Is Cebu Blue Pothos Rare: Unraveling the Plant’s Mystique

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Cebu Blue Pothos is a popular houseplant known for its stunning blue-green leaves, which make it a favorite among plant enthusiasts. In this article, we will explore whether Cebu Blue Pothos is truly rare and what makes it unique.

Is Cebu Blue Pothos Rare?

The Cebu Blue Pothos, a stunning tropical houseplant with shimmering silvery blue-green leaves, hails from Cebu, an island in the Philippines. This gorgeous plant, recognized for its slender, iridescent foliage, thrives well indoors under the right conditions.

While Cebu Blue Pothos may not be rare in the sense of its growth pattern, it is considered somewhat rare as an easily-accessible indoor plant. It has become increasingly popular in recent years, leading to high demand and occasional supply shortages.

Although the Cebu Blue Pothos sells out quickly when available in stores or nurseries, enthusiasts should not be disheartened. Due to its trending status, prices for this particular plant may sometimes soar, but dedicated plant lovers can still find it without overpaying.

In conclusion: The rarity of Cebu Blue Pothos might be attributed more to its popularity, demand, and accessibility than its propagation capabilities. To experience the beauty of its blue-sheen foliage, persistence in searching and patience for the right price may be key.

Origins and Habitat

Philippine Islands

Cebu Blue Pothos (Epipremnum pinnatum ‘Cebu Blue’) is a unique and sought-after variety of pothos, native to the Cebu island in the Philippines. It is primarily found in the country’s oldest city, which was once the capital of the Philippines. This tropical houseplant, characterized by its thin and silvery green-blue leaves, can also be found in some parts of Asia and Northern Australia.

Growing Conditions

This rare vine from the Araceae family thrives in environments where its natural habitat can be mimicked. Some key factors to consider when cultivating Cebu Blue Pothos include:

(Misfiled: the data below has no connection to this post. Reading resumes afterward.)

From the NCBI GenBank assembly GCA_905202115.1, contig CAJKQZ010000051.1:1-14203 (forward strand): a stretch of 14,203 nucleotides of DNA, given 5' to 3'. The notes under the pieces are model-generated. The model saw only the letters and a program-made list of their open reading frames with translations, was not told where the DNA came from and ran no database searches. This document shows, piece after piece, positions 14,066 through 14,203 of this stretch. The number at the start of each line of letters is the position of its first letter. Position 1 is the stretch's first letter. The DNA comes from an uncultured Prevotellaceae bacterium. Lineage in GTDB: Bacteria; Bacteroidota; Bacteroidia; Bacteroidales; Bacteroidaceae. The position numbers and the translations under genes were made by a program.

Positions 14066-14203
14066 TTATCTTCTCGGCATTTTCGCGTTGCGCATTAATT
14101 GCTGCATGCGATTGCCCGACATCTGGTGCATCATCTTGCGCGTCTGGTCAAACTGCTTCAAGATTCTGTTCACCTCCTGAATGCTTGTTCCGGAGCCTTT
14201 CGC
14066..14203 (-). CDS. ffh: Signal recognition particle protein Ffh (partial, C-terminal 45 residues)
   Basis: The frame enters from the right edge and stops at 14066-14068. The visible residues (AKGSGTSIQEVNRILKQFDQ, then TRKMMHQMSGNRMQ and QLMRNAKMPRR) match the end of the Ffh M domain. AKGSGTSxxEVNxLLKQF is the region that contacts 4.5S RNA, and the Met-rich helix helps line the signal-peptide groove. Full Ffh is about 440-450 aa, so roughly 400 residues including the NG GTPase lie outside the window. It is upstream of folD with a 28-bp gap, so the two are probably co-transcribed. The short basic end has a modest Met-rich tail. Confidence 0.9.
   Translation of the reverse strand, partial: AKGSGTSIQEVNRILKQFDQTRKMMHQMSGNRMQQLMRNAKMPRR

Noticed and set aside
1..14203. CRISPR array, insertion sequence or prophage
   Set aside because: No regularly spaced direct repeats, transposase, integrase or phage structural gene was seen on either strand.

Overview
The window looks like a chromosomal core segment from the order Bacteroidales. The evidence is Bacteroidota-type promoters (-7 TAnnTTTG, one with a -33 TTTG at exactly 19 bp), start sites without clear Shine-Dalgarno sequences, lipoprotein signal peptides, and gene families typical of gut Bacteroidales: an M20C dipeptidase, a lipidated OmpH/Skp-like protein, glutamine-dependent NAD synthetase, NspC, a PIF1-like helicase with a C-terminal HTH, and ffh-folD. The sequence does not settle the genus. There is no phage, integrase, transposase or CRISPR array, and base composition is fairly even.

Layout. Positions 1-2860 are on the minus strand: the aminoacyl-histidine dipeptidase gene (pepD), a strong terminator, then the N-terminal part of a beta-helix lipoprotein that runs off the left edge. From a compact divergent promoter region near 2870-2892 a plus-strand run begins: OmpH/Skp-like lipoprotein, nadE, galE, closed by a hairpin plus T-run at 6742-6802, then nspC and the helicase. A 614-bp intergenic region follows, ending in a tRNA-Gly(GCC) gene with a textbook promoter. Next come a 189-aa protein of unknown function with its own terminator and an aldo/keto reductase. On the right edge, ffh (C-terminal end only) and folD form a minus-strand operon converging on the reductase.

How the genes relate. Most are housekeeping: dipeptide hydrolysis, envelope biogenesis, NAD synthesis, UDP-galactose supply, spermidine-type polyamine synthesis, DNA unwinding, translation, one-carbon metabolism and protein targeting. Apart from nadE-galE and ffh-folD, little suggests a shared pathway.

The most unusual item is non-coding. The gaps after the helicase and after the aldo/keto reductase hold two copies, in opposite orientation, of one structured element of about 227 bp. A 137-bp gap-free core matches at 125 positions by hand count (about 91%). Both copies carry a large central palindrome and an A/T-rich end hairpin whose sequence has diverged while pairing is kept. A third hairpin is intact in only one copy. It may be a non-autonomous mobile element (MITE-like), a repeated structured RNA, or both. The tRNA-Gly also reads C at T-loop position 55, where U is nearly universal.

• Light: Provide an adequate amount of indirect lighting.
  • Temperature: Maintain a comfortable temperature with minimal fluctuations.
  • Soil: Use well-draining soil for the plant.
  • Pot: Choose a pot with drain holes to prevent waterlogging.
  • Watering schedule: Establish a consistent watering schedule to keep the plant hydrated.
  • Humidity: Ensure adequate humidity levels given its tropical origins.

Following these guidelines, any gardening enthusiast can successfully care for their rare and stunning Cebu Blue Pothos, as it is considered one of the most beginner-friendly house plants in the Araceae family.

Identifying Features

Vine and Leaf Structure

The Cebu Blue Pothos (Epipremnum Pinnatum ‘Cebu Blue’) is a beautiful climbing vine that belongs to the Araceae family. The structure of this tropical houseplant is unique, featuring elongated and pointy leaves, unlike the round, heart-shaped leaves commonly seen in other pothos varieties. This plant also goes through two distinct phases: the young phase and the mature phase, during which the appearance of the leaves can change.

Color and Texture

One of the most striking features of the Cebu Blue Pothos is its iridescent silvery-green and blue leaves, which often exhibit a shimmery, metallic effect, especially in the right lighting conditions. The foliage appears in various shades of green, blue, or silver, giving the plant its distinct appearance and rarity in comparison to other pothos varieties. During the young phase, the leaves are thin and oblong, displaying a captivating silver-blue hue. As the plant matures, it may develop fenestrations, though this is not a common characteristic for the Cebu Blue Pothos.

While the Cebu Blue Pothos is indeed a rare variety, the stunning display of color and texture, combined with its unique vine and leaf structure, make it a highly sought-after addition to any plant collection. These identifying features distinguish the Cebu Blue Pothos from more common varieties, contributing to its rarity and distinctiveness in the world of houseplants.

Care and Maintenance

Watering Requirements

Cebu Blue pothos requires specific watering care for healthy growth. It is essential to water the soil thoroughly and then let the top few inches of soil dry out before watering again [1]. Overwatering can lead to soggy soil, potentially harming the roots and killing the plant. Underwatering, on the other hand, causes the leaves to yellow and wilt. During winter months, it is advisable to reduce the watering frequency, as the plant goes into dormancy [2].